If company management cannot effectively deal with a case of sexual harassment – or even recognise it when one is presented to it– then its board needs to take steps to change the company culture.

Theatre company boards are top heavy with bankers, financiers, lawyers, HR experts (and usually the company’s artistic director and CEO and a single artist).

The corporate board members’ role is not to tell the artistic director which plays to stage, but to provide ‘real world’ experience to oversee the smooth operations of the company.

These board members need to stop hiding behind vague “no further comment’’ press releases and drag theatre management into the 21st century. The exposure of these cases is only going to escalate.

27 responses to “Geoffrey Rush inappropriate behaviour claim exposes role of theatre company boards

  1. I think this is appalling that one of our most esteemed actors has been treated this way. I cannot believe Geoffrey Rush would behave in an unprofessional manner – and I have known him for over 30 years. The unfair inference, with no actual facts, is an appalling miscarriage of justice and is denying his human and individual rights in being informed of the basis of of this accusation. Another huge blight on those who are supposedly responsible for HR policies in arts companies.

    1. “I cannot believe Geoffrey Rush would behave in an unprofessional manner – and I have known him for over 30 years.”
      This is a dangerous sentiment – because you haven’t seen something yourself, or haven’t experienced it, doesn’t mean it’s not possible. That’s not to say that the way that STC has handled the issue is appropriate, but surely a key issue emerging from the multiple instances of public figures being exposed as having committed various sexual and other offences lately has shown this.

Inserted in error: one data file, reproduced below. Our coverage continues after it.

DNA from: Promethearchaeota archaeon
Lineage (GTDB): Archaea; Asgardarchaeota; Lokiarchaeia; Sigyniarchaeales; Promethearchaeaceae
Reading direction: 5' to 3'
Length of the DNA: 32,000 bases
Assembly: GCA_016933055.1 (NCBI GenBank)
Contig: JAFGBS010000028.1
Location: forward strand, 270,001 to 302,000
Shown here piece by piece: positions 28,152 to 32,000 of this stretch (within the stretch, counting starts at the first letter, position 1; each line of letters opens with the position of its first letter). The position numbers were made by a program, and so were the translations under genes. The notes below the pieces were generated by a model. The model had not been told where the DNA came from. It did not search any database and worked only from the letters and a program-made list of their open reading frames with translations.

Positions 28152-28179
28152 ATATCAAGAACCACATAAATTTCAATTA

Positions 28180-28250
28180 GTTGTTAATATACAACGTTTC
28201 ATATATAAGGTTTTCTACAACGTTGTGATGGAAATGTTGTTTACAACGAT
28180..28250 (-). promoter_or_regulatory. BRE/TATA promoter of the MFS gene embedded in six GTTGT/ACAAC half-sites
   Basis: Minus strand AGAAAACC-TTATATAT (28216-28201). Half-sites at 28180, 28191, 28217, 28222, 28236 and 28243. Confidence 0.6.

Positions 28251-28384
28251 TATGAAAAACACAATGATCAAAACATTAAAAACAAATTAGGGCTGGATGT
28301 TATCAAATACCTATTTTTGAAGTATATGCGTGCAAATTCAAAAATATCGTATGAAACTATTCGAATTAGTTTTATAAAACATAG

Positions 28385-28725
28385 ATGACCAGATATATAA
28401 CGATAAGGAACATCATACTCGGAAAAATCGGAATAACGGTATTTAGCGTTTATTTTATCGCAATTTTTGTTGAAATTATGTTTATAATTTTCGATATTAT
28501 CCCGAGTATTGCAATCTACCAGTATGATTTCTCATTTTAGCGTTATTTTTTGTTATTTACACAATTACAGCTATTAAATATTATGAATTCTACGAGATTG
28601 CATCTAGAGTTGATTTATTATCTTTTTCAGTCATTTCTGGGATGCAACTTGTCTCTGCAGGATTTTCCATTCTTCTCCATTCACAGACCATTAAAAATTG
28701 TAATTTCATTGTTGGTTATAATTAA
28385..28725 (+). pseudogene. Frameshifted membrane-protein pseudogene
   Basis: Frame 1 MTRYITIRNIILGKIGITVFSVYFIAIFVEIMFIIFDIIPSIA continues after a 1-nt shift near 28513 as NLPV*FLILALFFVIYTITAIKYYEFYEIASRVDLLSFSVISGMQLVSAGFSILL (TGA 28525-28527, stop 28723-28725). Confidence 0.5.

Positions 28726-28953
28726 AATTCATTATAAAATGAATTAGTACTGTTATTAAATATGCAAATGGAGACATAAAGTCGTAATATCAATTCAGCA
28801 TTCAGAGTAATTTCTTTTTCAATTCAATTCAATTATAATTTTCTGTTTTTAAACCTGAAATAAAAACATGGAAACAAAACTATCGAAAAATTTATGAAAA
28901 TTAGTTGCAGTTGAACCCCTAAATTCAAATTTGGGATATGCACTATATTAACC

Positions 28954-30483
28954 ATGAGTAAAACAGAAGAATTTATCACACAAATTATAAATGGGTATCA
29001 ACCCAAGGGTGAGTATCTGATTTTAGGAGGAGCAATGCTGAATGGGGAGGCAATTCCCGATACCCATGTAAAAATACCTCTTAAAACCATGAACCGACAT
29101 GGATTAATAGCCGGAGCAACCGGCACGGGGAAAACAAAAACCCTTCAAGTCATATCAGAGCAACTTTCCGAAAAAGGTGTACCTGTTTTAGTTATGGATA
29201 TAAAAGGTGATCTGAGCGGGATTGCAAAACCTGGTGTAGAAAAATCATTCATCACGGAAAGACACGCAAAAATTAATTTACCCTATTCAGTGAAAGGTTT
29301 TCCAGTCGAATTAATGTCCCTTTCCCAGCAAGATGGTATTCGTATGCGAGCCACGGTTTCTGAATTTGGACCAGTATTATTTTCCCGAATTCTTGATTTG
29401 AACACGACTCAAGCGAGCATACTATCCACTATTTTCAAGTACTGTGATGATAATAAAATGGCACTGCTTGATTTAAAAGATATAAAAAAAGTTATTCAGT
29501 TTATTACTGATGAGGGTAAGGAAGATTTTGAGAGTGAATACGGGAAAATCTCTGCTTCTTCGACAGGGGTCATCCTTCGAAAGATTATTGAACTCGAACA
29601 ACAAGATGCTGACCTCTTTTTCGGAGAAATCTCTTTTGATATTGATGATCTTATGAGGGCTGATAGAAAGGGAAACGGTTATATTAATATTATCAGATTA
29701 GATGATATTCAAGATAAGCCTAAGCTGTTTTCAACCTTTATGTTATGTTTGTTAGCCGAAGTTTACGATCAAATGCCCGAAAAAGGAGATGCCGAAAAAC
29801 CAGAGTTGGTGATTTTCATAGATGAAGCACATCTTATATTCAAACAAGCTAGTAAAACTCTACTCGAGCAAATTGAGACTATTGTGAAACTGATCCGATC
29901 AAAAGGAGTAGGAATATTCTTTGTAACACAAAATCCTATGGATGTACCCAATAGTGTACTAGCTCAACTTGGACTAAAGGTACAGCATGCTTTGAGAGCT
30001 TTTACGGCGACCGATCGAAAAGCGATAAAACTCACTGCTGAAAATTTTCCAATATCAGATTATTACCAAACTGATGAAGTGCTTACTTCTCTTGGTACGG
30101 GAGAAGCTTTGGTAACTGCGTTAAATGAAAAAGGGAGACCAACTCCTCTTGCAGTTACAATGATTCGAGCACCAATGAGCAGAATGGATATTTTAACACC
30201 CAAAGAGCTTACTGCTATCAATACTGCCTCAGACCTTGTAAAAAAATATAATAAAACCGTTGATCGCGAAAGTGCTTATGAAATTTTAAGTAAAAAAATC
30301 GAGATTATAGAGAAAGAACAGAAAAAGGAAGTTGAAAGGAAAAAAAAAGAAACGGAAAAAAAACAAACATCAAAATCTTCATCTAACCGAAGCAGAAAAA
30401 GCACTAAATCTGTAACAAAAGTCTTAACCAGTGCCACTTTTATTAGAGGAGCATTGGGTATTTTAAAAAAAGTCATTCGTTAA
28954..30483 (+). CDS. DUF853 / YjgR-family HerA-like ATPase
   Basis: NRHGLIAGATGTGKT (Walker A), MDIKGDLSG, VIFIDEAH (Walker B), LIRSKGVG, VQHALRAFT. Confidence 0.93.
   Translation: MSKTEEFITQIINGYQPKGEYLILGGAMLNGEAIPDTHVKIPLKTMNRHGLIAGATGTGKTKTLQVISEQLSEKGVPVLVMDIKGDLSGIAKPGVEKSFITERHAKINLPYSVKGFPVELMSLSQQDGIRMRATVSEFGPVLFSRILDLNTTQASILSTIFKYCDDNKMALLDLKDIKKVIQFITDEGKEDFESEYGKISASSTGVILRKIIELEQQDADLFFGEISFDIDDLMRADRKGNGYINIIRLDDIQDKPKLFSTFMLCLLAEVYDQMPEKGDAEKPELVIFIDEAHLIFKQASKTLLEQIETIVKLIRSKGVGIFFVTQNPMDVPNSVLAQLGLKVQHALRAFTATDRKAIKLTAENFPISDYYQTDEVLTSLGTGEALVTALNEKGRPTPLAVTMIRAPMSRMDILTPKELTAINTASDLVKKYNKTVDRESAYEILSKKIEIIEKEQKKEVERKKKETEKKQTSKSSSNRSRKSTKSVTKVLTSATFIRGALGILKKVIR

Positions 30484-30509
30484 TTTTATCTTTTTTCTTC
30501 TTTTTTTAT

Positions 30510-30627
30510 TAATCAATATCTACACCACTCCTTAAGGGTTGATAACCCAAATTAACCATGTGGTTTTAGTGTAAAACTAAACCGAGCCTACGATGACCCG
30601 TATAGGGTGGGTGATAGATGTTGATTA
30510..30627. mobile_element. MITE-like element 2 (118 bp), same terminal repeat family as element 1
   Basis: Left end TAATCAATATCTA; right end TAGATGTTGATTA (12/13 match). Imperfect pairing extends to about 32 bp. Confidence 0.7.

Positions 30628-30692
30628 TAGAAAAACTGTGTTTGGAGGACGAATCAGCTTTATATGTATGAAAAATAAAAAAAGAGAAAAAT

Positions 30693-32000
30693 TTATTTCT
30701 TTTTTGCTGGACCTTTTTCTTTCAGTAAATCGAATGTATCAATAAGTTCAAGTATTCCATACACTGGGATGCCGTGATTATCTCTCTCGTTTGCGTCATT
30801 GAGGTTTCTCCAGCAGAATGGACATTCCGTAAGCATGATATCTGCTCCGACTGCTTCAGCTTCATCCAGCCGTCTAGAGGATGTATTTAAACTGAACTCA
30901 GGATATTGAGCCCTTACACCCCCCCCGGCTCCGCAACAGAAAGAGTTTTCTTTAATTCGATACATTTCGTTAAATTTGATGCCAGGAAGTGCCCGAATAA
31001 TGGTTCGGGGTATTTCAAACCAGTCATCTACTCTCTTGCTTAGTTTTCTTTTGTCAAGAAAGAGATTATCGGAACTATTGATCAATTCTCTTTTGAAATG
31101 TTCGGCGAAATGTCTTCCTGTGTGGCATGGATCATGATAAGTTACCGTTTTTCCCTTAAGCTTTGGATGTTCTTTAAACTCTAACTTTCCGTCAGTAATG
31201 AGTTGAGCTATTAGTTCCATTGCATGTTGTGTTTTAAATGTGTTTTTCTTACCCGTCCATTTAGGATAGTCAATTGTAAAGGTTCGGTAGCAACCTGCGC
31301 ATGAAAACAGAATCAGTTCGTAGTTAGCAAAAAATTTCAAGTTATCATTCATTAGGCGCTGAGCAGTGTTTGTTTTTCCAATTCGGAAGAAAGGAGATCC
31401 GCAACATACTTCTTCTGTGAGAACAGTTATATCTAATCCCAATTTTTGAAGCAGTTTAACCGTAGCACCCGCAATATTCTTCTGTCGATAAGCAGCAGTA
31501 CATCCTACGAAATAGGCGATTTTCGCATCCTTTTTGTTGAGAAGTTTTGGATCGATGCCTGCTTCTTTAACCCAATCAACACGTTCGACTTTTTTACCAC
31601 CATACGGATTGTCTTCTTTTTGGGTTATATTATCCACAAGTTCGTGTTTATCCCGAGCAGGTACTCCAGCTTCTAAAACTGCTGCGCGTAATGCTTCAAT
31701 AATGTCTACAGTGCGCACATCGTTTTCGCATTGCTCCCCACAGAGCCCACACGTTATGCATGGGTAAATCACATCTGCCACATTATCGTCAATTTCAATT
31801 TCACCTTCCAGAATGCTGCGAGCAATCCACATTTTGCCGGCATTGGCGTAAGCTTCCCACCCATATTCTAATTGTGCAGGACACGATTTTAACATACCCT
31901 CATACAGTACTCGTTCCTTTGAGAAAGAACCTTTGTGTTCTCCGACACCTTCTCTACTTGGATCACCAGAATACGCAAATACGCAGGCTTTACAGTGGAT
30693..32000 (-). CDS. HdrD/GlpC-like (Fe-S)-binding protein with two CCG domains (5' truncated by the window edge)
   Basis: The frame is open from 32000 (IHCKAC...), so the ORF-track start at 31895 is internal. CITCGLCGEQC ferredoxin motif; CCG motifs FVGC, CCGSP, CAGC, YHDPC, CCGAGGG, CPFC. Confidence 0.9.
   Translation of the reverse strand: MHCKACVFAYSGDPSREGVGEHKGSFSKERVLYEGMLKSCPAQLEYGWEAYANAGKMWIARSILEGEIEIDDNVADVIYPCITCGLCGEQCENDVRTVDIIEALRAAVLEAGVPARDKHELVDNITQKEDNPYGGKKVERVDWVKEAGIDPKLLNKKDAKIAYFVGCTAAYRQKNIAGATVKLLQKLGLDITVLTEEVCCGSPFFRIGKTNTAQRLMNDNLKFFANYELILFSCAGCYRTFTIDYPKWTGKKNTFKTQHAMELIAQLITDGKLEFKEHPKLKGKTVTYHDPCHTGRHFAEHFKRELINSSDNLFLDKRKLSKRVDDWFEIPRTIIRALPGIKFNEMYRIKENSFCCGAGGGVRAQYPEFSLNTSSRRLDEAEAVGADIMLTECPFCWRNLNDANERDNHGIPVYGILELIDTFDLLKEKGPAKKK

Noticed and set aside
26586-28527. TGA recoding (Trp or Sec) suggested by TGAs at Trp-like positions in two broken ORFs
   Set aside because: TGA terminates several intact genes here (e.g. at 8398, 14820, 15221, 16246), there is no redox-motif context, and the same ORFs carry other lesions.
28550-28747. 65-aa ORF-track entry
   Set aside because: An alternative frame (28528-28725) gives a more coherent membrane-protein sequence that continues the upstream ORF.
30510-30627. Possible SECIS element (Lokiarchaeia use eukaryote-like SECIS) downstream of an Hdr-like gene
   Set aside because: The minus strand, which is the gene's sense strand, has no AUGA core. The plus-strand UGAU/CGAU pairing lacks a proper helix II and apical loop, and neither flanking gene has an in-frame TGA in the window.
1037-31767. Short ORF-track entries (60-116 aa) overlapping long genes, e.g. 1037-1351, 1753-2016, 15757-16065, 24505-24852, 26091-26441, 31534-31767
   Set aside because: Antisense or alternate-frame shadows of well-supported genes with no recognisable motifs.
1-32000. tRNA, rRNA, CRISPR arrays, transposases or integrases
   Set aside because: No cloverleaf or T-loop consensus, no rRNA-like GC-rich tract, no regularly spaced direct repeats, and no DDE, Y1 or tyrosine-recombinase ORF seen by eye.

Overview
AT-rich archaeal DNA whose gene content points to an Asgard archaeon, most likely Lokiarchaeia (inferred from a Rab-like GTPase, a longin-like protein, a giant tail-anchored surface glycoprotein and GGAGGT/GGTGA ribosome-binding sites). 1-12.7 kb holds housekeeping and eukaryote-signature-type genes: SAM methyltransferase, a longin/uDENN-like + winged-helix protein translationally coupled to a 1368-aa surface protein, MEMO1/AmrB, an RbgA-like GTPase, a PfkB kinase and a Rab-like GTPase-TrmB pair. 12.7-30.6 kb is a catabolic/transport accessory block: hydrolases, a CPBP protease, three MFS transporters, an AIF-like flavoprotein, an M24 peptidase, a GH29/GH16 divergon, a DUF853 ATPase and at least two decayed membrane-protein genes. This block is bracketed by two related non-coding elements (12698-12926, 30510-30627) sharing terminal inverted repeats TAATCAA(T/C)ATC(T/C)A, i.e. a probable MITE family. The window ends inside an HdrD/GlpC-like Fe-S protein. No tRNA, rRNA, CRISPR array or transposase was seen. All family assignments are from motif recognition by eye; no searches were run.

People who commit sexual assault, harassment, rape, etc, don’t look or act a particular way. They can live and work amongst people who have no idea, and would never think their friend/colleague/family member capable of committing such offences.

    2. ‘Those who are responsible for HR policies in arts companies’, would, in a typical structure, include the HRmanager, probably an operations manager, a ‘People and Culture’ manager or some such, the General Manager/CEO and, ultimately, the Board (with different levels of responsibility between a management board and a ‘strategic’ board).

      This is to say nothing of fellow actors, techs, ‘creatives’ and the director of each individual production who really, given the nature of theatre companies, need to be the ‘eyes and ears’ of management on the ground.

  2. Don’t theatre companies have CEOs? Handling issues like this is operational. I’d expect a CEO with advice from HR to deal with such matters, rather than having board members delving into day to day operations. Sounds like a structural problem.

    1. I agree Jenny but there seems to be pattern emerging of management not handling these issues well. However its board is weighted with corporate experts who should be providing their advice to management on such issues which can explode in their faces by damaging the company’s “brand”; (unless, of course they have done so and their advice hasn’t been very effective). Cheers, Ray

  3. The issue here is that there is a right way and a wrong way to address unlawful activity. And the right way does not involve unsubstantiated and anonymous accusations reported in the press. Sexual predators and bullies are a blight in any workplace, but fair process must be followed.

  4. No names, no facts, no evidence, nothing. All we have is a vague allegation of impropriety on the part of one of our finest and most widely reputable actors. Tragic – and in its handling of the whole business, the STC board should be ashamed of itself.